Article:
what I wish I would have known as a newlywed

This post, just like this one, is a part of the Synchroblog series, a group of diverse bloggers exploring through words what matters. This month’s prompt: If I could go back in time and tell myself something I wish I knew…

262678_10150279061752813_8244195_nThis month marks the 12th(!) marriage anniversary for my best friend and I. And like all relationships, ours was born of a certain context which defined the paradigms of “us.” Our marriage nearly ended after it begun; some of those paradigms created the toxic battle ground on which we almost imploded. So if I could, I would go back and redefine some of those paradigms.

Paradigm #1 Redefined–The only role you should adhere to is the one that works for you, for him, and for the both of you. Spending my formative years in a radical, conservative church meant that I was designated, as the woman, to be the “helper.” I was not to lead; I was to follow. I was to be subdued, with a gentle and quiet spirit, beside my man, nodding gracefully as he made the decisions. This fostered so much disharmony in me. I was a natural, dynamic leader…who needed a man to get anything great done.(?) Nothing in me was quiet and gentle. These innate abilities led me to question God frequently and doubt my role in His Kingdom. “Why would you make me like this, if I just have to diminish it, if I can’t really use it unless there is a man in the picture?” As one could imagine, all these predefined roles and the oppressive weight they carried walked down the aisle with Dave and I. Our natural personalities, obviously oversimplified, were: me, loud and obnoxious, the life of the party. Dave: quiet and pensive, the servant behind the scenes. And always I felt condemned by “the Biblical role,” for those roles were opposite what they were supposed to be!

After much struggle and maneuvering and talking, Dave and I have found our path away from those traditional, predefined roles. We just are. We just make it work. We navigate roles like some form of relationship code-switching. We are a true partnership.

Paradigm #2 Redefined–Let go of expectations. This naturally follows the first. What almost destroyed our marriage were the “supposed tos”.  He was supposed to lead. I was supposed to follow. He was supposed to make decisions. I was supposed to submit. He was supposed to come home to a warm dinner that I was supposed to have prepared. He was supposed to plan romantic date nights and I was supposed to give it up. We were supposed to have passionate, active sex lives. He was supposed to initiate and I was supposed to respond. He was supposed to seek leadership opportunities while I was supposed to stand behind him. We were supposed to have deep friendships. We were supposed to balance the art and science of being newlyweds while devoting exorbitant amounts of time to the church. He was supposed to do this and this and this as a model Christian, while I was supposed to do that and that and that. Dave and I were so consumed with what we were “supposed to be like” the first years of our marriage, we lost all track of what was actually happening and how it should be addressed. Most of our fights centered around:”well it should be like this, or I should feel this way, or you should be doing this…” The landmines of a marriage: should ofs and supposed tos.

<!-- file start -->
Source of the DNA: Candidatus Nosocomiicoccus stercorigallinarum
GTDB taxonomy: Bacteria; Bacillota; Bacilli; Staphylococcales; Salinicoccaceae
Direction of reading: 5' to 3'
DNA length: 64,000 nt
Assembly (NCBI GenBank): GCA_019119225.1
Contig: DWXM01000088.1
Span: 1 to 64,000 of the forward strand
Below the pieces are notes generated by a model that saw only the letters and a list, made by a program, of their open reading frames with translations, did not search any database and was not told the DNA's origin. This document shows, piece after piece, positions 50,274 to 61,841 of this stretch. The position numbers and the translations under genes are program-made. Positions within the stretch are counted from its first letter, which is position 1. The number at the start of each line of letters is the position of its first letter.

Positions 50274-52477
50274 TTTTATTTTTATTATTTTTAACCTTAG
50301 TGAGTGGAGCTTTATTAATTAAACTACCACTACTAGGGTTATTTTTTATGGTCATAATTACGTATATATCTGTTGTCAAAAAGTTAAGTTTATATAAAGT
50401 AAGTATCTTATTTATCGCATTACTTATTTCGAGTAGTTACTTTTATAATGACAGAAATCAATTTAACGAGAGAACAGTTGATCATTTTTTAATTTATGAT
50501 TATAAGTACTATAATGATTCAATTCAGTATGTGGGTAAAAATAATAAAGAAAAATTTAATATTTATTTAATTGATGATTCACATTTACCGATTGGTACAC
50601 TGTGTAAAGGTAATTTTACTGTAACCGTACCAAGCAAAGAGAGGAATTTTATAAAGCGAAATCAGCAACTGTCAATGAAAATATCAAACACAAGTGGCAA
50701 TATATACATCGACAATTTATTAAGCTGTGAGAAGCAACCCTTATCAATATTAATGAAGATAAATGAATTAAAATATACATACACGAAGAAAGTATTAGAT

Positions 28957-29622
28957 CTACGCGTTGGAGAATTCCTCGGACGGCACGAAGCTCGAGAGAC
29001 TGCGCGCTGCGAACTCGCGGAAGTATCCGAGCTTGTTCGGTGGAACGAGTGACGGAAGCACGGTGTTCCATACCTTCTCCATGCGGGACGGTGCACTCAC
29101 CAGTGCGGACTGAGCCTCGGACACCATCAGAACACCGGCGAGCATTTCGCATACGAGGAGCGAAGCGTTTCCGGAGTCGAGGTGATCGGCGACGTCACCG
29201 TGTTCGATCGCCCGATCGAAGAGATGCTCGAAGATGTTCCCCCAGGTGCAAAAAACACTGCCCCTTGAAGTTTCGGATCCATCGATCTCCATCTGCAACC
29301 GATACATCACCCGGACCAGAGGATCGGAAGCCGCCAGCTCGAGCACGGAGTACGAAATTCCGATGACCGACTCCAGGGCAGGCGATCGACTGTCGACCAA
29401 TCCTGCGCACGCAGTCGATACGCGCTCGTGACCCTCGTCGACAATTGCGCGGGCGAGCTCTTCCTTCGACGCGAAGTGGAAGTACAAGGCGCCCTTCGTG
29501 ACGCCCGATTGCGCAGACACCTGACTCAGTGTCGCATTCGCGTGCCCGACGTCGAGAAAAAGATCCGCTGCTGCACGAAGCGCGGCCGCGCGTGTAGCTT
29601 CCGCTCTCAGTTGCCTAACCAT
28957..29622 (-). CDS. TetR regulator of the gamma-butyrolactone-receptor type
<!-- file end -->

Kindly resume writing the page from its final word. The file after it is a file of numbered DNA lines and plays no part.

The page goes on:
The place we have come to now, thank God, is something along the lines of old adage: “we make the road by walking.” We needed to let go of expectations of what the road should be like and just be present together, carving it, stopping and rerouting after a good old-fashioned fight, napping along the way, noticing other roads without judgment, making and remaking companions, maybe pausing for fireworks–or let’s face it, just sparklers.

In the end, what I wish I would have known, is there is no such thing as a perfect marriage, or even an ideal marriage. The only thing that matters is two present people stubbornly committed to the  messy motto of: keep on keeping on.



For other voices writing to the same prompt…


8 Comments (+add yours?)

  1. Peggy
    Jun 17, 2014 @ 21:06:39

    So very true…thanks for sharing your journey. 🙂



  2. Jeremy Myers
    Jun 17, 2014 @ 22:16:55

    I sometimes think many marriages end in divorce because they have not learned what you state there at the end, that there is no such things as a perfect marriage. Great post!



  3. Michelle
    Jun 18, 2014 @ 09:30:06

    I’m not married, but I can see how these paradigms play out in other relationships as well. I’m specifically thinking of my time working in ministry – there was a lot of emphasis on the ‘proper’ role of women and I felt a great deal of pressure for how things should look/be. Thanks for sharing!



  4. Carol Kuniholm
    Jun 21, 2014 @ 15:39:23

    Those “supposed to”s are killers. I can’t even count the marriages I’ve seen implode – or explode – on that toxic battleground you describe. The tragedy is that often when they seek counseling, or counsel, they get hit with more shoulds, instead of the freedom and grace to be the people they were when they fell in love and married. And so the delightful free spirit disappears into a quiet, angry wife, the funny, gentle dreamer vanishes under the burden of “be the leader,” and we rack up one more statistic about Christian divorce. It breaks my heart. And I’m thankful you escaped before it was too late. Thank you for sharing this!



  5. Trackback: The Reluctant Time Lord | Glenn Hager
  6. Trackback: “never say never” | kathy escobar.

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